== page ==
By the time he completed his studies under the former Abbot, the Second Sino-Japanese War had engulfed Fujian: due to his renown as an exceptional pugilist, Grandmaster Chee played an important part in fighting against the Japanese invaders, becoming the leader of the patriot guerrilla force known as The Big Knife Army.[8][9] Eventually forced to flee mainland China, he took refuge in Malaysia and Singapore, where he was for a time a captive of the invasion forces; escaping however, he remained in hiding until the Japanese forces capitulated.

After the conflict, Grandmaster Chee Kim Thong deliberately concealed his identity and his martial arts background, instead becoming increasingly known in Malaysia for his work as a very successful healer and bone-setter: bone-setting was one of the medical skills that authentic traditional Chinese martial arts that masters of his generation possessed.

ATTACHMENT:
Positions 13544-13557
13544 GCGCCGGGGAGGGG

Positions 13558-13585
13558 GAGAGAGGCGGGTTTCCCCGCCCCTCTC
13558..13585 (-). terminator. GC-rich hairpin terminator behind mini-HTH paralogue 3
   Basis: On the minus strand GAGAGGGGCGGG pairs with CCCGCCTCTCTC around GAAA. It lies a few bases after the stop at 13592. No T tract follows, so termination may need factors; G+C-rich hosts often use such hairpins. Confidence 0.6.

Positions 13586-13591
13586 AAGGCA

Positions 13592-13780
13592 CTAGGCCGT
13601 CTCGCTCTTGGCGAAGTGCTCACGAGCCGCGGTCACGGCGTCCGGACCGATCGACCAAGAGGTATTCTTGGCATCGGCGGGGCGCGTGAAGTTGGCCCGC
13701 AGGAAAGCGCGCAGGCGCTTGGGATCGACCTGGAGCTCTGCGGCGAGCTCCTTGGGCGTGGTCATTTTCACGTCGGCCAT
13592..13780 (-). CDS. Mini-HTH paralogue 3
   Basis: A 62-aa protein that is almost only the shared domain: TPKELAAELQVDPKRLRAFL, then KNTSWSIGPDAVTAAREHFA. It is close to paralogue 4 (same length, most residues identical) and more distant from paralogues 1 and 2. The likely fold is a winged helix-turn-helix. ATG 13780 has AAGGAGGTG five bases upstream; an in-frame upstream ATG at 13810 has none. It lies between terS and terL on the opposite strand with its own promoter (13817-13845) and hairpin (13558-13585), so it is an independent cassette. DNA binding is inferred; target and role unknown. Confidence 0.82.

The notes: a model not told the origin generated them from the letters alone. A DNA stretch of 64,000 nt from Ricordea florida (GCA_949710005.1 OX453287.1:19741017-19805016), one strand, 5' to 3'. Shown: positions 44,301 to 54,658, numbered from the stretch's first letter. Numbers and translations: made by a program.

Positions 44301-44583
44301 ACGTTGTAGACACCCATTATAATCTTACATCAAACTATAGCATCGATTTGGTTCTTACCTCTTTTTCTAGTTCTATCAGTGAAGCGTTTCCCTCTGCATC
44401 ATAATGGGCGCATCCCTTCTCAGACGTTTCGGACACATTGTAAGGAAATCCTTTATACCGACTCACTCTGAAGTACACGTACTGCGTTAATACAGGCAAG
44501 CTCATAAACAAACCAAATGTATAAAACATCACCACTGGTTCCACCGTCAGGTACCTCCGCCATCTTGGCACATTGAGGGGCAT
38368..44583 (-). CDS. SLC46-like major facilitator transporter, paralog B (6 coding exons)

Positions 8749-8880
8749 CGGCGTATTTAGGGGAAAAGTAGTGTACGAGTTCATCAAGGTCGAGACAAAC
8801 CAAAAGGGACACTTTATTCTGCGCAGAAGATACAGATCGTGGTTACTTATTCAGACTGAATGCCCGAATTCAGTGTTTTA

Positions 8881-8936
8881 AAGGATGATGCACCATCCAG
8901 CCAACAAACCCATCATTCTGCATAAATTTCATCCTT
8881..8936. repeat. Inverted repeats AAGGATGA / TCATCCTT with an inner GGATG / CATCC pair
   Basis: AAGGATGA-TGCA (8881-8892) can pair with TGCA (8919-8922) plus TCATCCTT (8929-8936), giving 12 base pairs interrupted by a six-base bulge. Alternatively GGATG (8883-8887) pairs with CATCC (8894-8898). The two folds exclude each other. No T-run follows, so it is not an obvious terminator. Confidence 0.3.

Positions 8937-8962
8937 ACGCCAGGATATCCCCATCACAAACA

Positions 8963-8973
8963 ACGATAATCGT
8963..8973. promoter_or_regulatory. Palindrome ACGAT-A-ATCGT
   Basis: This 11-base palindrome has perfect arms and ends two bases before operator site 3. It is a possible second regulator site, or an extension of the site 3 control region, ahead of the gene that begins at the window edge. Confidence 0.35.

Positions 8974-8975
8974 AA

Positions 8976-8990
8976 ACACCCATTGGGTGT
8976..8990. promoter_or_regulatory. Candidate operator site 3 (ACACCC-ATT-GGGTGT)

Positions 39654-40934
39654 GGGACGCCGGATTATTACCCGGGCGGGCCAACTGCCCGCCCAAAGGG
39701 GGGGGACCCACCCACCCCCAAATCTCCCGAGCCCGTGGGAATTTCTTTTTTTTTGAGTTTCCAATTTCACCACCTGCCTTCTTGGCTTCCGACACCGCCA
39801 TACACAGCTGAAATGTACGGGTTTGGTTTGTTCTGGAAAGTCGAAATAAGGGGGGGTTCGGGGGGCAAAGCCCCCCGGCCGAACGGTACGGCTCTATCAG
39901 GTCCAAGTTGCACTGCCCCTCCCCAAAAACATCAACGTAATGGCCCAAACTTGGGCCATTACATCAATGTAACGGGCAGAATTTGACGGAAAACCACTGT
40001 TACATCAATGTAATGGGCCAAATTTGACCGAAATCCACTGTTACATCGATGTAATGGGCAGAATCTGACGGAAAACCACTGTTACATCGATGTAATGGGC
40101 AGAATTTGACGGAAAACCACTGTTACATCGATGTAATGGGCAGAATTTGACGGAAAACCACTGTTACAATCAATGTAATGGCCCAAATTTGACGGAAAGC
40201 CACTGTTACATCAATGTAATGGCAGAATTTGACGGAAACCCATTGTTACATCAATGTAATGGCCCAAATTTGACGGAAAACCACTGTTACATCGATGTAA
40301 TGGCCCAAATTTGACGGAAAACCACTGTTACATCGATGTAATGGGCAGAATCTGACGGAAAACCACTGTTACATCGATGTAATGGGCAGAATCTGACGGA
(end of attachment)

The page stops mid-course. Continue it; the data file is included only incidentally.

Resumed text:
Grandmaster Chee's martial arts prowess was publicly revealed when, whilst working as a bus conductor, he defended the bus driver from a mob of angry villagers wielding parangs (a type of sword)[10] whilst unarmed. His reputation soon spread until Mr Yap Cheng Hai of Singapore (who would become Grandmaster Chee's first disciple) travelled to meet him and implored him to resume his teaching of the martial arts.

When he eventually came out of his self-imposed retirement, he divided his time between his business, training others in the martial arts of his renowned lineage – including the recognised fact that he represented the most pure and direct Five Ancestors lineage – and extensive work as a nationally renowned doctor of Traditional Chinese Medicine, with surgeries in various locations across Malaysia.